We shouldn’t kid ourselves. While reference to ‘Bonga Bonga Land’ by UKIP MEP Godfrey Bloom in a recent speech was predictably and rightly panned across the political spectrum, disowned by the leadership of his own party, and drew the ire of the liberal commentariat, it will not have been greeted with the same disdain in many homes up and down the country.
On the contrary, his disparaging and racist reference to those countries in receipt of UK foreign aid would not only have been understood by many, it would have been welcomed. We only have to look at the growth in electoral support for UKIP itself – an anti-immigrant party which harbours more than its fair share of racists in its ranks – to know that while the focus of the liberal intelligentsia, the left, and progressive forces in general has been the rise of the kind of active racism espoused by the BNP and the EDL, casual racism remains entrenched within many British institutions never mind among the wider public.
There is no clearer evidence of this than the Home Office’s recent controversial campaign against illegal immigration, comprising advertising vans touring areas of London heavily populated by ethnic minorities, a poster campaign, and spot checks carried out by immigration officers in train stations. While thankfully the Home Office has stopped the deployment of racist vans under pressure from various human and immigrants’ rights organisations, the fact the Government felt comfortable that such a campaign would meet with public support, and the fact the campaign exclusively targeted ethnic minorities – as if there are no Australian, American, or South African illegal immigrants in London – is significant.
Never mind outright support, public acquiescence towards this government-sponsored wave of anti immigration is in itself the product of a reactionary populist media, which has successfully promulgated myths regarding the impact of immigration – social and economic – which do not stand up to scrutiny. It is also a consequence of Britain’s foreign policy, which has redounded on society at home in the form of terrorist attacks and the essentialization of the Muslim community in particular but also on ethnic minorities in general.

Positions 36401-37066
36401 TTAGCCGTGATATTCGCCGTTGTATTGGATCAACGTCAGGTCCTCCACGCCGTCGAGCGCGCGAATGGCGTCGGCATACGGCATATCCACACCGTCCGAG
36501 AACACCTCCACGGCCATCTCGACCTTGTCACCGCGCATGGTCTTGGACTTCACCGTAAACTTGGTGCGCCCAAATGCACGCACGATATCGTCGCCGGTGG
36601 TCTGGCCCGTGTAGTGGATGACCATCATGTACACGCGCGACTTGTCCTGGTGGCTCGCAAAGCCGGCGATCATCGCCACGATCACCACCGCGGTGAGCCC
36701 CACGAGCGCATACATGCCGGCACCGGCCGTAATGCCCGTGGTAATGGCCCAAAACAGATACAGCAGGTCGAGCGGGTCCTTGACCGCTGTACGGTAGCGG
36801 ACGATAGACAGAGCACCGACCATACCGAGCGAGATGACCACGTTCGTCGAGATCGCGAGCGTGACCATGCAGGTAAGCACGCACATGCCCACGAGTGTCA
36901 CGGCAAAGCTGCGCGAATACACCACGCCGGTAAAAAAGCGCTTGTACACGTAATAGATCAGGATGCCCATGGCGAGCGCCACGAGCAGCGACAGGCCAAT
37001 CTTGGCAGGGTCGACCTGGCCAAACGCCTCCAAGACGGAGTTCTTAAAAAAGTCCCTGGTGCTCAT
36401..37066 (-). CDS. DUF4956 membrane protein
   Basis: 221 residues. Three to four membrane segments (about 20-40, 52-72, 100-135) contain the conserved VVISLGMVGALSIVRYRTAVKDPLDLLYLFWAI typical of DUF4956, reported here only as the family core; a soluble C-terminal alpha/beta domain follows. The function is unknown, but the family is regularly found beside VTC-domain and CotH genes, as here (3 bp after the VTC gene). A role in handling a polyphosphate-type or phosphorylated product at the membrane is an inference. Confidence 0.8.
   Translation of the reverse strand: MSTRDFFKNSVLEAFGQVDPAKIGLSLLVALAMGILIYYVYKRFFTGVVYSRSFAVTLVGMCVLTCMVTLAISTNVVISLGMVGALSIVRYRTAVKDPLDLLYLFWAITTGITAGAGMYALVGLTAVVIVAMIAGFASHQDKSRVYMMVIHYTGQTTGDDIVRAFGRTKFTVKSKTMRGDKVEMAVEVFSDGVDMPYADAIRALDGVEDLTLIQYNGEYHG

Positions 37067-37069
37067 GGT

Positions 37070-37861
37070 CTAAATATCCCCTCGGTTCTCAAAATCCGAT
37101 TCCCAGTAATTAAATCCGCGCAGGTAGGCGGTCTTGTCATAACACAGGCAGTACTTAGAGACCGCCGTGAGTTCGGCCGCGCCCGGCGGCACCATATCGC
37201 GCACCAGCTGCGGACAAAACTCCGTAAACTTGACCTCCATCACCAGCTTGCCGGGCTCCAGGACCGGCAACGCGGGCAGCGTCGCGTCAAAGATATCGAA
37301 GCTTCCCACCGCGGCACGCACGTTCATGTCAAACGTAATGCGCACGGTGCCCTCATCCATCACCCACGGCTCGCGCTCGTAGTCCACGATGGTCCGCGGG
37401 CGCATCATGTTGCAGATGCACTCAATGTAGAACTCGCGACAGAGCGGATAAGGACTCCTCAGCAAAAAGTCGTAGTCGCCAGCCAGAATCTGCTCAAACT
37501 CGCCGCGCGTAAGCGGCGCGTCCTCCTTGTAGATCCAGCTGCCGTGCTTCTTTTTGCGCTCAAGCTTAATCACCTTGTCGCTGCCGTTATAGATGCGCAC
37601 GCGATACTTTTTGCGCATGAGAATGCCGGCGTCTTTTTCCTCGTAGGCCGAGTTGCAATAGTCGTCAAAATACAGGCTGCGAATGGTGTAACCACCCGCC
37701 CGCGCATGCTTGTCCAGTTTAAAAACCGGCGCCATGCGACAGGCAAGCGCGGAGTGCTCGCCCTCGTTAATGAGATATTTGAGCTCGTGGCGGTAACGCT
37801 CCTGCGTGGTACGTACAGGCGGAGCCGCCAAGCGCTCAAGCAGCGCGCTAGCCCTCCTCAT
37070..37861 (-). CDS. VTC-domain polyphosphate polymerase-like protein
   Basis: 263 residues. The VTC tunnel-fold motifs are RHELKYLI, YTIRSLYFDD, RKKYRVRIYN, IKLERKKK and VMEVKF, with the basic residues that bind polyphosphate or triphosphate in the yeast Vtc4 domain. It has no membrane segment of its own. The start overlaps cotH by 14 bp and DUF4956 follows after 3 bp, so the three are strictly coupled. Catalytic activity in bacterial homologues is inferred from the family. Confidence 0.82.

Bloom’s description Britain’s foreign aid budget as constituting ‘treason’ in the context of austerity is of course the product of ignorance, not to mention mendacity. At 0.7 percent of GDP the amount we’re talking about is hardly cause for the kind of moral panic whipped up in the pages of the Daily Mail. On the contrary it conforms to the percentage of GDP agreed by the UN 35 years ago as development aid to poverty-stricken economies of the developing world, where an estimated 11 million children under the age of 5 continue to die year on year as a result of hunger and preventable disease.
The concept of interdependence may be an alien one in the narrow purview of your typical UKIP politician and supporter, but nonetheless it remains crucial to our understanding of foreign aid as the sine qua non of any serious attempt by nation’s of the developed world to forestall mass migration by those seeking an escape from the absolute poverty that blights their lives. There is also the moral case for foreign aid, which if made on the basis of justice would see the current level increased by a factor of at least 100 given the history of exploitation of the human and natural resources of the Global South by the North, responsible for the huge disparity in wealth and development.
On a wider note, isn’t it instructive that the use of the word Bonga Bonga Land to describe the developing world induces such condemnation from a Tory-led government that has mounted one of the most targeted and vicious campaigns of demonization against the poor immigrants in its own country of any in living memory?
Public attitudes towards austerity, welfare reform, immigration (which for many is indistinguishable from foreign aid in that both are increasingly viewed through a xenophobic prism) reveal that on these issues the Right has won the battle of ideas.